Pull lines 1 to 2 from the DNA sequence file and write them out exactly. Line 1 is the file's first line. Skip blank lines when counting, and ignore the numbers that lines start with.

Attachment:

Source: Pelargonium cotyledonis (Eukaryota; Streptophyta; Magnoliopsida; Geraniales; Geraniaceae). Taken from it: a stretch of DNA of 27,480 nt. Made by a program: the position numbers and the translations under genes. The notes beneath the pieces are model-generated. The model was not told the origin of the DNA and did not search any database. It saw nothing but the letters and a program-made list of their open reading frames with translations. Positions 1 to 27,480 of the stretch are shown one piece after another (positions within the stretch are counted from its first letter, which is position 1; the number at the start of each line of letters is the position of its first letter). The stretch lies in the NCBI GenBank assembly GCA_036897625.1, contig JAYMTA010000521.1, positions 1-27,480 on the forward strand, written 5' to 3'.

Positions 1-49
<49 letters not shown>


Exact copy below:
Source: Pelargonium cotyledonis (Eukaryota; Streptophyta; Magnoliopsida; Geraniales; Geraniaceae). Taken from it: a stretch of DNA of 27,480 nt. Made by a program: the position numbers and the translations under genes. The notes beneath the pieces are model-generated. The model was not told the origin of the DNA and did not search any database. It saw nothing but the letters and a program-made list of their open reading frames with translations. Positions 1 to 27,480 of the stretch are shown one piece after another (positions within the stretch are counted from its first letter, which is position 1; the number at the start of each line of letters is the position of its first letter). The stretch lies in the NCBI GenBank assembly GCA_036897625.1, contig JAYMTA010000521.1, positions 1-27,480 on the forward strand, written 5' to 3'.

Positions 1-49